A less regulatory church – Martin Stewart

I wonder a lot about how we are going to get through this season of decline in the church.
We’ve been told for long enough that emerging generations of Christians do not relate to or own denominational distinctiveness – they relate to a community of living, kind and faithful people.  In light of this, I think we have to loosen up and be more enabling of what these people are saying to us!  I figure that a continuation of our regulatory approach to things will not help here.  The Book of Order will not save us!  The denomination exists for good reasons and in many cases for healthy reasons.  But the denomination will not save us either.  It is the Lord of the church, not the church that saves!
I have been at a few ordinations and inductions of ministers lately, and the whole formula thing just makes me cringe.  I understand that ministers need to have accountability and oversight by the Presbytery, but the inclusion of the wordy and other-worldly references to the confessions just makes me shudder inside.  And what annoys me the most is that we make a contract of it.  The formula has to be signed before the person can be ordained or inducted.  No grace here friends!  I see ‘the formula of belief’ as an attempt to straight-jacket what the Spirit may or may not say to the church in this time by attempting to tie us all to an old argument.  The ongoing reference to The Westminster Confession is a joke.  It is so in the past.  It has a place in our story, but to have to sign up to it and other subordinate standards (that most of us don’t read and don’t care to read) is laughable.  That we roll all this stuff out at ordinations and inductions just leaves the people in the pew mystified.  Who cares?   I know some care.  But I don’t buy their worldview.  And, underneath it is a more sinister threat – that if a minister strays from this peculiar way of framing everything, she or he can be disciplined.  While I do think that ministers have some responsibilities in regard to the interpretation and conveying of the truth of the good news of Jesus Christ, we aren’t going to do well by one another to attend to any waywardness in a regulatory manner.
In light of the decline and the lack of interest in our denominational expression our church communities many of us are working to be user-friendly, relational, enabling, and quite a degree more casual than we once were.  Thus when we meet at congregational level, we meet relationally and minimise the things that would be divisive.  Where I am ministering, we try to operate on a no surprises basis. If there are big issues (and we have had a few) we introduce them informally, discuss them, listen, and quite often we adjust things because of the feedback we have received.  Eventually, when we bring a recommendation for vote, so very rare these days, we achieve very high buy-in.  Our life together is far too valuable to risk it in some split decisions over things that really don’t matter.  And wait for this… the Book of Order has not been present, or quoted.  We operate in the spirit of it and we have come to no harm.  Occasionally the Presbytery has reminded us of some regulatory responsibilities (like when we were forming The Village Church), but even then it was pretty obvious that the Book of Order (its regulations usually formed by dispute and tension) didn’t have a clue about establishing new forms of doing church.  Most of its stuff in the chapter concerning congregational form was around closing churches!  The Book of Order, formed by what has been, will always be behind us.  It has no pioneering bones, even though we need these more than ever!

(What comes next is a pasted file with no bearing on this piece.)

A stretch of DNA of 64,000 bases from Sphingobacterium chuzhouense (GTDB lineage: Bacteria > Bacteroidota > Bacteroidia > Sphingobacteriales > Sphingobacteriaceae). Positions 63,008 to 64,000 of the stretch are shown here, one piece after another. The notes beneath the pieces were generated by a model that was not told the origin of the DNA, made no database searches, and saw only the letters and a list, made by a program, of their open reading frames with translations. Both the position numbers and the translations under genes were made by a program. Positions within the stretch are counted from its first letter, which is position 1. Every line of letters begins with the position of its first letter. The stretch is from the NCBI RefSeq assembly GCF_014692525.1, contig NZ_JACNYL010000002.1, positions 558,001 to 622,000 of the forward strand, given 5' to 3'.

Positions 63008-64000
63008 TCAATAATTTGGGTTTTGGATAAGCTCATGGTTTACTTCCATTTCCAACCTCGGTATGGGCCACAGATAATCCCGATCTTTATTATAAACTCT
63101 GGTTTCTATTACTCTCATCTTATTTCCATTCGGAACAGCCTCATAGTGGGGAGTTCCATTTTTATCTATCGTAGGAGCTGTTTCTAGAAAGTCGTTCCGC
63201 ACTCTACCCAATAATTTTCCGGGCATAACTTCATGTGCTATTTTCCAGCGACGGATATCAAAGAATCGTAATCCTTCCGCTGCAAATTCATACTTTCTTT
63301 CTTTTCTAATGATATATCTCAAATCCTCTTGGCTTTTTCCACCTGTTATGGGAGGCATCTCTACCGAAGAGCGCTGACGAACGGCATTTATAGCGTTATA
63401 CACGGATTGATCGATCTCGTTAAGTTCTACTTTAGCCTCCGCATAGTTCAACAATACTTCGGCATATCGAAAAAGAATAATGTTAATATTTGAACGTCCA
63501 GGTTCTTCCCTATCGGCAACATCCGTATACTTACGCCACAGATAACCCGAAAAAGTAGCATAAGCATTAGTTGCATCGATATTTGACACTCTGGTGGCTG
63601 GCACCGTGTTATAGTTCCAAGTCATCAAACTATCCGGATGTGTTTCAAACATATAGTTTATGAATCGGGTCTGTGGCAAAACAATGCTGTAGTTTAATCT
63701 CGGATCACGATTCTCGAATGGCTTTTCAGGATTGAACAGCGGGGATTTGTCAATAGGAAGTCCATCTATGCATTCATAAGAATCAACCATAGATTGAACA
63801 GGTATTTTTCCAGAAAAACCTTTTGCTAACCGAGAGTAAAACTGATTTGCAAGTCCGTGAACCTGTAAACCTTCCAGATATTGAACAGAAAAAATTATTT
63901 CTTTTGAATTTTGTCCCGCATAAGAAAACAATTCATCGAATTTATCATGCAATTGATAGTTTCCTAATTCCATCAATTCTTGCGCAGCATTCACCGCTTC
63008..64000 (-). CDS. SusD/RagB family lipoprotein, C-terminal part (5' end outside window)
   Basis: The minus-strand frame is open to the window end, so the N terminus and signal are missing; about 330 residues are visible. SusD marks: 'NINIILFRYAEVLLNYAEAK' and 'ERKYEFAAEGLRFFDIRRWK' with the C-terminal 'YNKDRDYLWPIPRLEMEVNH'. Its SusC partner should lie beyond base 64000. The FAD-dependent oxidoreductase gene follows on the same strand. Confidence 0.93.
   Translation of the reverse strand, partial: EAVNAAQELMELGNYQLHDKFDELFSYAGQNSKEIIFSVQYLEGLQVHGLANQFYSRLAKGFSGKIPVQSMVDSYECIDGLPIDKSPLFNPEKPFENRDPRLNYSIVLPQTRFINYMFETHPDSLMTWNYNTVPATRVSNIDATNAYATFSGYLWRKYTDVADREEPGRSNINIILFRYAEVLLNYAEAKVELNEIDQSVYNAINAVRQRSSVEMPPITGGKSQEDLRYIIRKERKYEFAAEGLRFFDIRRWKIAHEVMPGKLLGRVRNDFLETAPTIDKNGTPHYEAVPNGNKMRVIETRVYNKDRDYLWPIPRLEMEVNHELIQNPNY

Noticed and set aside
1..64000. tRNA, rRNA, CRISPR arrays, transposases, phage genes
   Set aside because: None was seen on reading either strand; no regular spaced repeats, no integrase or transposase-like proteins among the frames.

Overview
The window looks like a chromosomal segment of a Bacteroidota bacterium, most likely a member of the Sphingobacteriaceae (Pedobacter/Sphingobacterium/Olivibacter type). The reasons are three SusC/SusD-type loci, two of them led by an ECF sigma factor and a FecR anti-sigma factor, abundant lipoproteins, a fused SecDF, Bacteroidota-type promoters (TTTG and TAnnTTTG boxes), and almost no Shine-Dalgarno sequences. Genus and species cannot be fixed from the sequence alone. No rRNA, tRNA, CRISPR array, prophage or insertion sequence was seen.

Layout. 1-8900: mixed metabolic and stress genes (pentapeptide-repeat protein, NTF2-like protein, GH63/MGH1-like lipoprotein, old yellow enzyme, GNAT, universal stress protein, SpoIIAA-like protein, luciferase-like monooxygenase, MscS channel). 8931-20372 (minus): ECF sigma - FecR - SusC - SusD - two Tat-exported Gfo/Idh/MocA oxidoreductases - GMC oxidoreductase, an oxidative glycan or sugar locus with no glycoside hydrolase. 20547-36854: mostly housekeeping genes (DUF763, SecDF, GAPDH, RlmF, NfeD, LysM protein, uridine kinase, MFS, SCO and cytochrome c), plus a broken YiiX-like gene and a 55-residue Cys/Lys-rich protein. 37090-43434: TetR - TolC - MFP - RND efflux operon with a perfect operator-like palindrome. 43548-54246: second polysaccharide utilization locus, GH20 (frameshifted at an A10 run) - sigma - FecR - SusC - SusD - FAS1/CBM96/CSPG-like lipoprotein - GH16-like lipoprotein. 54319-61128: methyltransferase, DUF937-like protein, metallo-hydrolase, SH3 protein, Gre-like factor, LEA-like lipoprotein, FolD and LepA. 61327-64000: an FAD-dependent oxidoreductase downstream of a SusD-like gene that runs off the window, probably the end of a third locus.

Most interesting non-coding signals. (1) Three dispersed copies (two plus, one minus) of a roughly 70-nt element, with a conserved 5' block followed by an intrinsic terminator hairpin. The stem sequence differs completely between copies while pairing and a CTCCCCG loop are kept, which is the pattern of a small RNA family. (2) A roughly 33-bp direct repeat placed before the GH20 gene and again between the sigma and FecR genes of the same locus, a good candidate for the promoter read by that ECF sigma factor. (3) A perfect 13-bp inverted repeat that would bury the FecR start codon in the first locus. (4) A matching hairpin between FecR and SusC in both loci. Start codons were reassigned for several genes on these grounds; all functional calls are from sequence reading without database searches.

Even when the Presbytery I am in meets (Alpine Presbytery) we have the Book of Order well in the background.  Our approach to problems and challenges is to first be pastoral, gracious and enabling, and we can fall back on regulations if we need to.  I might be a bit more unregulated than some, but I notice that the attitude of the parishes of the Presbytery to the Presbytery has improved exponentially as we have stepped back from attending to problems in a regulatory top down manner.  We relate, listen, adapt and enable as a first reflex.  Occasionally the Presbytery has to take a deep breath and look beyond the immediate in order to achieve what it thinks is right.  Mostly it works.